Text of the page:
Our Four Favorite Companies At The 500 Startups Batch 12 Demo Day

500 Startups Batch 12 Demo Day

Oh look, it’s already that time of the year again — we’re down in Mountain View for another demo day from the 500 Startups accelerator.

Thirty companies pitched their products and business models to investors and the press today, and they all had impressive stats for revenue, addressable markets, and growth. Still, some startups just hit the right buttons with their pitches and got gears turning in our heads.

In the order they pitched, these are the companies that wowed us this afternoon:

Alfred 500 Startups demo day

Alfred – lets users repurpose old Android phones as Dropcam-style home security cameras that can be accessed from anywhere. In their first year, they had 1,000,000 phones added to their service, keeping literal tons of electronics from being sent to dumps. Their app has also become a daily habit for their users, who check up on their cat, kids, or empty home an average of 10 times per day.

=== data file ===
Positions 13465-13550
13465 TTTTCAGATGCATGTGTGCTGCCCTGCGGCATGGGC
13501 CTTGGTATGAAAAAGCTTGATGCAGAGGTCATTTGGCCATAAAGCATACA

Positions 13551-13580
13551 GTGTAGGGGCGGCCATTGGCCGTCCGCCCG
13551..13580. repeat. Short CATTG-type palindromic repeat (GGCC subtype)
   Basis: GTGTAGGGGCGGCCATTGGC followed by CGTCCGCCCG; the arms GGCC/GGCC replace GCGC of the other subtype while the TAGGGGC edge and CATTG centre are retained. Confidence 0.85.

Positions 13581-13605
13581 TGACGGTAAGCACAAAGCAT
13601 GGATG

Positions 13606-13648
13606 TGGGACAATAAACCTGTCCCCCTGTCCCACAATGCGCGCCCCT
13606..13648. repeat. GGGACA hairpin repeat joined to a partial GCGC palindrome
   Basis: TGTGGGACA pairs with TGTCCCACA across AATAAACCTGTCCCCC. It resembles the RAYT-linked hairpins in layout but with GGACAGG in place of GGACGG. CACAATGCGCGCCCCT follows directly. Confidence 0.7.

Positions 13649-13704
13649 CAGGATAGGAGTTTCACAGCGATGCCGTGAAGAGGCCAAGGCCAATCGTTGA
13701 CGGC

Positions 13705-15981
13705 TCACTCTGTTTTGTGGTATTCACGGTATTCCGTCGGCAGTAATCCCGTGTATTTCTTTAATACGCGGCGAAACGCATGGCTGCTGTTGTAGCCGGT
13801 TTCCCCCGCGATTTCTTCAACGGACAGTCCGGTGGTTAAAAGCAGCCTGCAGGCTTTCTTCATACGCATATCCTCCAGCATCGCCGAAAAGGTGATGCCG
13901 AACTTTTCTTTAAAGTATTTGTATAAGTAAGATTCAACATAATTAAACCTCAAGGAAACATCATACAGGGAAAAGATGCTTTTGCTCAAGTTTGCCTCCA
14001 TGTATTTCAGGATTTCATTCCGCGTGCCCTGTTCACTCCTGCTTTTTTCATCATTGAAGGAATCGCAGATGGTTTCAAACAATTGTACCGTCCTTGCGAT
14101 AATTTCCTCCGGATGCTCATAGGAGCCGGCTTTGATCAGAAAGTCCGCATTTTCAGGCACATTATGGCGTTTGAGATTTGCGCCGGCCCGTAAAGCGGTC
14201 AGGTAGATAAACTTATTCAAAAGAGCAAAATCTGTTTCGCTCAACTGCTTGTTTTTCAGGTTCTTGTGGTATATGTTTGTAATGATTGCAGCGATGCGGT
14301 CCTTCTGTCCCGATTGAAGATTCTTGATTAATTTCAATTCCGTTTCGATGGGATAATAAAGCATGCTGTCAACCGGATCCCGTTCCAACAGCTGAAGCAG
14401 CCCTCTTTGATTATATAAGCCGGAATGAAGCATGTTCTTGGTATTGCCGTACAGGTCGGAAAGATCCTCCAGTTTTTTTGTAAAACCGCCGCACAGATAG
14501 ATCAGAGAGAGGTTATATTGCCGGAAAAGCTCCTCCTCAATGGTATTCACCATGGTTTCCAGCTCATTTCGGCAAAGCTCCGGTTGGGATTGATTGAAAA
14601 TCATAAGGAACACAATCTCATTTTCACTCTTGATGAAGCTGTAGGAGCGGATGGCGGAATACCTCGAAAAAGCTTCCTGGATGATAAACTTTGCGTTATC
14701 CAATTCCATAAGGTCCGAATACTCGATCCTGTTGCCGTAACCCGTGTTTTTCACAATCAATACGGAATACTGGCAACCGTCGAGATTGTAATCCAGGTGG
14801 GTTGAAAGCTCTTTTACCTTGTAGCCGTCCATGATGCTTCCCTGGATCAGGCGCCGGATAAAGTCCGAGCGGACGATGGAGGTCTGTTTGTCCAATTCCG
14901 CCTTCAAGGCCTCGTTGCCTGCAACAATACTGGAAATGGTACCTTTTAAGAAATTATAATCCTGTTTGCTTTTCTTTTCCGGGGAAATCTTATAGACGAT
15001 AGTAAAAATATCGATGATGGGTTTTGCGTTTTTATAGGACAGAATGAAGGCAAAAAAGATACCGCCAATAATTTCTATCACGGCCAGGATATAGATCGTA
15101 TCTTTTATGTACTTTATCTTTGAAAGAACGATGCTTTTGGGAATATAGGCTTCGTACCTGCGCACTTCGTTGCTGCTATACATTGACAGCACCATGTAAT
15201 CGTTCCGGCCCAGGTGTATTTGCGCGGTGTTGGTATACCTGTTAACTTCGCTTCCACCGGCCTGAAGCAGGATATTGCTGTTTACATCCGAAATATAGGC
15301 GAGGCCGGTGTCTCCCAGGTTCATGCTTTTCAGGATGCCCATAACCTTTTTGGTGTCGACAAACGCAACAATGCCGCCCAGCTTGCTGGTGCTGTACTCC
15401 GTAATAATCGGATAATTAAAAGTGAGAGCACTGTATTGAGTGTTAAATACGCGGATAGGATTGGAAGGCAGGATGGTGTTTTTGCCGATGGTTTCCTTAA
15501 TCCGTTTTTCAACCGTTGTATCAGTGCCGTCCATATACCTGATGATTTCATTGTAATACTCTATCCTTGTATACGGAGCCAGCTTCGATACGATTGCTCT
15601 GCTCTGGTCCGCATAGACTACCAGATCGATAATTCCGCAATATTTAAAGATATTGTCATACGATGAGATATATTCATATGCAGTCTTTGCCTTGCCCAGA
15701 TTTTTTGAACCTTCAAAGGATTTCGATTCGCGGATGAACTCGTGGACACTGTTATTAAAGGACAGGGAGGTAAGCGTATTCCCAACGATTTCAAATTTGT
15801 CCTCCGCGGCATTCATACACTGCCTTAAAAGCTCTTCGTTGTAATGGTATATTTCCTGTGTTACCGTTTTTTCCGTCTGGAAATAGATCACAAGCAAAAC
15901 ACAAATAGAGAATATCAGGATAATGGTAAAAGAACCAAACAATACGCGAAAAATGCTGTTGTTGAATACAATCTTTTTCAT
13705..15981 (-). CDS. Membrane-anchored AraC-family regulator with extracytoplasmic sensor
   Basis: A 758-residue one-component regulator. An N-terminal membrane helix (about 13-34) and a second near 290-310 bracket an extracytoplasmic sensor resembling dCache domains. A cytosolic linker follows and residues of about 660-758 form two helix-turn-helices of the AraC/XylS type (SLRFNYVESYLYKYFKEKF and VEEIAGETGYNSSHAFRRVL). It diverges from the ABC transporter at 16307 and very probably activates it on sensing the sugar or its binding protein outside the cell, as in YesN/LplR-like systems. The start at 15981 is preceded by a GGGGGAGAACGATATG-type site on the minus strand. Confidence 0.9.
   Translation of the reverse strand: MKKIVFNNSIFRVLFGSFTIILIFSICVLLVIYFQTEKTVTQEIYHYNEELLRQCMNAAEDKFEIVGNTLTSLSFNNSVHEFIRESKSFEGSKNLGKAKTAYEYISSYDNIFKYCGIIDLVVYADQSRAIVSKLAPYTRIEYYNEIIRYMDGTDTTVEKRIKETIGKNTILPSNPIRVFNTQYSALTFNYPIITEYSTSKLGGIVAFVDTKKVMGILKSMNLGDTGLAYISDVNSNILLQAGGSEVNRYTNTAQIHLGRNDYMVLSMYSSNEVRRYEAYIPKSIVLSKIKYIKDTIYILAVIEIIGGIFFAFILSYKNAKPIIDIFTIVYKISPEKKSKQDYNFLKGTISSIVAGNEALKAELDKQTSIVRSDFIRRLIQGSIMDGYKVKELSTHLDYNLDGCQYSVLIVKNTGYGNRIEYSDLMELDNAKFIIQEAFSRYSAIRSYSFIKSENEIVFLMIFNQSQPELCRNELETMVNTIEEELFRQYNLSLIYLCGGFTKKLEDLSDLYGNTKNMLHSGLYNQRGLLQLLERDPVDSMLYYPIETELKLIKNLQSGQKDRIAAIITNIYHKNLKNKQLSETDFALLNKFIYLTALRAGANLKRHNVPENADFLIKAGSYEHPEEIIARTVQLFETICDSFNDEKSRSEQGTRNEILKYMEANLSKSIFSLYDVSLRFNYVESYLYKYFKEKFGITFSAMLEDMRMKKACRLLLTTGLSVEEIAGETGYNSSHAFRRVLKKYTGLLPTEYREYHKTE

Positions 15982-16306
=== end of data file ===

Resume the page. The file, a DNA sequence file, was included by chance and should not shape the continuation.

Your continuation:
Raur 500 Startups demo day

Raur – building a podcasting service that brings together feeds from popular shows to listen to and tools for generating your own live and recorded content in a single app on your phone. This combined approach means there’s plenty of content to enjoy now, but down the road it could turn into Periscope or Meerkat for audio.

GridCure 500 Startups demo dayGridCure – analytics for the smart power grid. The company’s pitch is that power companies have invested billions in smart meters at their customers’ homes and businesses, but haven’t built the software needed to make the resulting deluge of data actionable. With GridCure, those power companies will be able to spot where power should be re-routed (wasting less energy overall) as well as identify irregular activity that could indicate “stolen” electricity.

Yellowdig 500 Startups demo dayYellowdig – “Slack for education,” they’re building a service to replace the awful mishmash of backend software that looks like it’s from the 90s and email no one checks in college environments. They’ve done trials with 7,000 students to date, and hope to be in 100 universities by 2016.